Vulnerability, institutional arrangements and the adaptation choices made by farmers in the Western Cape of South Africa
CITATION: Raaijmakers, S. & Swanepoel, P. A. 2019. Vulnerability, institutional arrangements and the adaptation choices made by farmers in the Western Cape of South Africa. South African Journal of Plant and Soil, doi:10.1080/02571862.2019.1645219
The original publication is available at https://www.tandfonline.com/toc/tjps20/current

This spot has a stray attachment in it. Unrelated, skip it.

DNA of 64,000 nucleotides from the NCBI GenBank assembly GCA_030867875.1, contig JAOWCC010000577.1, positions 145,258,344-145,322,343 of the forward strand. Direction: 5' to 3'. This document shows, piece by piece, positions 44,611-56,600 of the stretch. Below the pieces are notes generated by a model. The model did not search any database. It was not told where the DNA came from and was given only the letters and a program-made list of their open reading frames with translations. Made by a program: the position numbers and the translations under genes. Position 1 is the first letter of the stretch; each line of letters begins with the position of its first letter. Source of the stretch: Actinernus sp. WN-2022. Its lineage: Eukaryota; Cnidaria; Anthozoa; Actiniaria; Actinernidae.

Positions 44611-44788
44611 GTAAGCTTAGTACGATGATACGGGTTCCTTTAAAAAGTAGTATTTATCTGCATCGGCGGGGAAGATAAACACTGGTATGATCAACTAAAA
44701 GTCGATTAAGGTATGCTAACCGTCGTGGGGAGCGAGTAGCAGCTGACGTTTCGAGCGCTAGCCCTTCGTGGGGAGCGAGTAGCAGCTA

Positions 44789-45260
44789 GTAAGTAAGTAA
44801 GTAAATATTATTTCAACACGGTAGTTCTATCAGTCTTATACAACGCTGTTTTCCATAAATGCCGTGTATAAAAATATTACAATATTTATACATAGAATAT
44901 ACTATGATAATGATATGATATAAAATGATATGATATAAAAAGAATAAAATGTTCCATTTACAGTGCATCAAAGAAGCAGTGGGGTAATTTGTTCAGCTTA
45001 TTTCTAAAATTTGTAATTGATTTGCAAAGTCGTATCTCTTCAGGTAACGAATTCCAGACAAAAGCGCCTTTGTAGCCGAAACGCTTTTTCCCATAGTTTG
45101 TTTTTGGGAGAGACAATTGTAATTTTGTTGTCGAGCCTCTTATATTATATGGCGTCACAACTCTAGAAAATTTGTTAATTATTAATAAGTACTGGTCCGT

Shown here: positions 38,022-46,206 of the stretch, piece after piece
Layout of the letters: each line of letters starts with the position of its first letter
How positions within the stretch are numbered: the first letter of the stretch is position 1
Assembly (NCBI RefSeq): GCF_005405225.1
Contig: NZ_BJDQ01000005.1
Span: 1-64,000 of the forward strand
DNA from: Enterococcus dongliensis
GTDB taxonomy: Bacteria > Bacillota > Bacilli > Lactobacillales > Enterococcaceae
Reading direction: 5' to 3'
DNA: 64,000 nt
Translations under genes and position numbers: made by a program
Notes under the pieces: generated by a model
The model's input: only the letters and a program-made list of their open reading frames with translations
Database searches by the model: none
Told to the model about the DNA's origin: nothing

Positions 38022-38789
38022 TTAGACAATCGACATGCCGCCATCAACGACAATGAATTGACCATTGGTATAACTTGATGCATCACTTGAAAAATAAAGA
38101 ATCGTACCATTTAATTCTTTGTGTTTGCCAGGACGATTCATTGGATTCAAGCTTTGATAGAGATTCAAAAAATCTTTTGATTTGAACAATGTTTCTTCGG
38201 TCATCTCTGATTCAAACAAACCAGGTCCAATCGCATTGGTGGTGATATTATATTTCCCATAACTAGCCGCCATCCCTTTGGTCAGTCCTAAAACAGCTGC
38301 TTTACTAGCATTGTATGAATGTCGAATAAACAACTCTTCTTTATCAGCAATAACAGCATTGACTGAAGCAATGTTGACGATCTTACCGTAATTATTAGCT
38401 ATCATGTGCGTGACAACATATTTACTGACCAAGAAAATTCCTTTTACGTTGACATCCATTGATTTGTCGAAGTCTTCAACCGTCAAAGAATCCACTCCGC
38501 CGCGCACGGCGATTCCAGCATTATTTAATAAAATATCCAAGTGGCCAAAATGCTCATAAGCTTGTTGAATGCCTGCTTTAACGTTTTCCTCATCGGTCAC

From 2015 to 2018, South Africa suffered from the worst drought since 1904. Climate change is predicted to increase both the frequency and intensity of droughts in parts of South Africa. In this light it is evident that agricultural systems must adapt in order to sustain income and food security of rural populations. One set of adaptation measures offered to farmers centred on Conservation Agriculture (CA). Variation in the form and extent to which farmers embrace adaptation measures in response to drought has been observed. A study was set out to explain variation in the adoption of adaptation measures by testing the particular impact of vulnerability attributes, the effects of which – we hypothesise – are mediated by institutional arrangements. Our sample frame consisted of 30 farmers in two drought-stricken regions: the Swartland (n = 15) and southern Cape (n = 15). Variation on vulnerability attributes was guaranteed by the selection of commercial (n = 16) and emerging (n = 14) farmers. Our results showed that vulnerability attributes, especially the lack of financial, natural, human and physical capital, account for variation in form and extent of adopting CA adaptation measures. In order to ensure inclusive agricultural adaptation, efforts are needed to further facilitate equal adaptation opportunities, especially for marginalised farmers.